I was originally going to append this to my post from the other day, but there are too many new items to cover.
First, Tom Blumer over at both NewsBusters and BizzyBlog has some disturbing news on the immediate taxation front. He looked up the payroll/self-employment tax numbers for the current quarter (2009 Q3/FY2009 Q4), compared them to the same quarter last year, and found that they were off 2.0% for July and 2.9% for August. Specifically for Social Security, the payroll/self-employment receipt numbers were off 1.7% for July and 2.4% for August.
Worse, the September numbers look like they’ll be another massive disappointment, with withheld income/payroll/self-employment tax receipts off over 17% through the third Monday of the month (9/21/2009 and 9/22/2008) and self-employment tax receipts off over 40% though the same period, or a net drop of almost 25%. Since not all income is taxed, the percent that the Social Security receipts would drop are necessarily a bit less. I’ll return to that momentarily.
Related to that, Tom noted that I could still be too optimistic in giving Social Security three years of 4.59% growth. I decided to re-run the numbers, capping the growthn at 4.02% (what the CBO calls for in FY2015), which reduces the rates in 2012, 2013 and 2014. That yields a minimum yearly primary deficit of $6 billion in FY2012, with FY2013 having a $10 billion primary deficit and FY2019 having a $101 billion deficit. I specifically avoided attempting to model what not having the “interest” that would be required to keep Social Security whole to plow back into the special bonds and certificates would do to the overall “trust fund” picture, but it is safe to say that complete exhaustion would be quite a bit earlier than 2037.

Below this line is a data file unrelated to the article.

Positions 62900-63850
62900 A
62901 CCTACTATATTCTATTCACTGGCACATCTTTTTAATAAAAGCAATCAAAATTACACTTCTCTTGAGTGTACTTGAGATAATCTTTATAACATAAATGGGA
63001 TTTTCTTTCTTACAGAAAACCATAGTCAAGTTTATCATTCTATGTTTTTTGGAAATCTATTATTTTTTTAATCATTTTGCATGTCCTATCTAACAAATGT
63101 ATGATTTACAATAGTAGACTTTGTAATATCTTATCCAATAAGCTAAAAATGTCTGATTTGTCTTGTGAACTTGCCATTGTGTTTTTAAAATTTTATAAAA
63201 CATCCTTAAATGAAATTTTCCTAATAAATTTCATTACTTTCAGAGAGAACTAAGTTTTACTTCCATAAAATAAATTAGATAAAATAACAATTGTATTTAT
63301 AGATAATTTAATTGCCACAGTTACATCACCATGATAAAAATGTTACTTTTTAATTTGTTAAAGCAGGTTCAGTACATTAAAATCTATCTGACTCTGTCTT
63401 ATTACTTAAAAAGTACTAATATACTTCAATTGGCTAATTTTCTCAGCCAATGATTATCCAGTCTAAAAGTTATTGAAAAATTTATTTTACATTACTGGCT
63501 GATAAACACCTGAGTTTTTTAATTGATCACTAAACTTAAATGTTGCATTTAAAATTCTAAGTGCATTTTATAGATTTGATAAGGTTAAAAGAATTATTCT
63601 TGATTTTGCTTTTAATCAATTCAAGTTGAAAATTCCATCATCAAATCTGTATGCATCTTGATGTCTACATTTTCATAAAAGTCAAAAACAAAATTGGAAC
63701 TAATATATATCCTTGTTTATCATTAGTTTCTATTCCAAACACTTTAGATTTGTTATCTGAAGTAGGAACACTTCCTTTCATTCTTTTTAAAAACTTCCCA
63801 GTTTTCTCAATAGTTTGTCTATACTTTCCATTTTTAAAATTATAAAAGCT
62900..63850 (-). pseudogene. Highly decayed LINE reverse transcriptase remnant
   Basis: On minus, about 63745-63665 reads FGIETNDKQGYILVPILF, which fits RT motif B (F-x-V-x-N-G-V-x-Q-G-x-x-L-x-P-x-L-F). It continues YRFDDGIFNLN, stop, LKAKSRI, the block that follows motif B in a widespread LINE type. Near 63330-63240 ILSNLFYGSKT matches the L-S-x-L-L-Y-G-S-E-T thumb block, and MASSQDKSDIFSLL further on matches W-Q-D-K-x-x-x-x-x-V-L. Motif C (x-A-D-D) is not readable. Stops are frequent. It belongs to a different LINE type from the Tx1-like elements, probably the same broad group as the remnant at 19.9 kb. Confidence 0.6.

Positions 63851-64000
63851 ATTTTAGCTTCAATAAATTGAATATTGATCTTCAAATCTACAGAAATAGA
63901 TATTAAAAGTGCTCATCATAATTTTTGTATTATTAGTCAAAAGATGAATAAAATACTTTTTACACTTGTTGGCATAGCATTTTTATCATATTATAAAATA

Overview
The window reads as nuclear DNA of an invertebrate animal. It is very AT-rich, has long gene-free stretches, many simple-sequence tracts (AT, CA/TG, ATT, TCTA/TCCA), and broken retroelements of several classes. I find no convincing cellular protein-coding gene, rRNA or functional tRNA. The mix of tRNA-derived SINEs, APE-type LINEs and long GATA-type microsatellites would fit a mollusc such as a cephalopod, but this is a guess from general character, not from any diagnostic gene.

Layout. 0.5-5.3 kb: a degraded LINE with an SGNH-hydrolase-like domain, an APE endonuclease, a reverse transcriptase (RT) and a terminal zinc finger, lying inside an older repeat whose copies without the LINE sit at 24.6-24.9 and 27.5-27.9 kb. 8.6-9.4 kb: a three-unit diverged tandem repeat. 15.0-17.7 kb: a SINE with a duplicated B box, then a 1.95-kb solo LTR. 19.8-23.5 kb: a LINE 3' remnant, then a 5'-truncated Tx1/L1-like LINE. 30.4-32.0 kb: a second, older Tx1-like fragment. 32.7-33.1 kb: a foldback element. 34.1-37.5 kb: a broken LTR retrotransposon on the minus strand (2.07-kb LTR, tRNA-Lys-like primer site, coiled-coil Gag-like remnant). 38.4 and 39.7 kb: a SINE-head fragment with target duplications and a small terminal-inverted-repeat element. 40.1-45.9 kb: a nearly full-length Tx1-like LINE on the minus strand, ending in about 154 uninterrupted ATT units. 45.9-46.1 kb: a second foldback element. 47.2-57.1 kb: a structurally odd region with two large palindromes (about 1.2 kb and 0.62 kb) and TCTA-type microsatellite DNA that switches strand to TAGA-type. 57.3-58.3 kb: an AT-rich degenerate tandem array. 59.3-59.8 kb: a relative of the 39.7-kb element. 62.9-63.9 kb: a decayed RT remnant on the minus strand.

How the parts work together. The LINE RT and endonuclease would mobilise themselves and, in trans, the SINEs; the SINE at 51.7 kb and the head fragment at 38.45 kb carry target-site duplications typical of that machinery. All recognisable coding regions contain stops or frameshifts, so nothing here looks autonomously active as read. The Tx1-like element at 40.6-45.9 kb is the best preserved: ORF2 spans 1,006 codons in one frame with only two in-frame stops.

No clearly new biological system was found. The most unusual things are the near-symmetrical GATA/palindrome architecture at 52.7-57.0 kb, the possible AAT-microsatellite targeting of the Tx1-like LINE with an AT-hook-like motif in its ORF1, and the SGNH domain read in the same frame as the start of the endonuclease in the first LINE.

Second, the August 2009 “trust fund” numbers are finally in from Social Security, and the primary deficit is $5.833 billion, the worst since at least 1987. That puts the rolling 12-month primary surplus at $26.859 billion.
Since the September 2008 primary surplus of $3.126 billion drops off the rolling 12-month total, if there is a net zero primary surplus/deficit for September, that would put the FY2009 primary surplus at $23.733 billion. If there were a primary deficit between $5.234 and $6.233 billion, the CBO estimate of a FY2009 primary surplus of $18 billion (rounded to the nearest billion) would be correct. It would merely take a drop in Social Security payroll/self-employment taxes of about 7.4% to get there.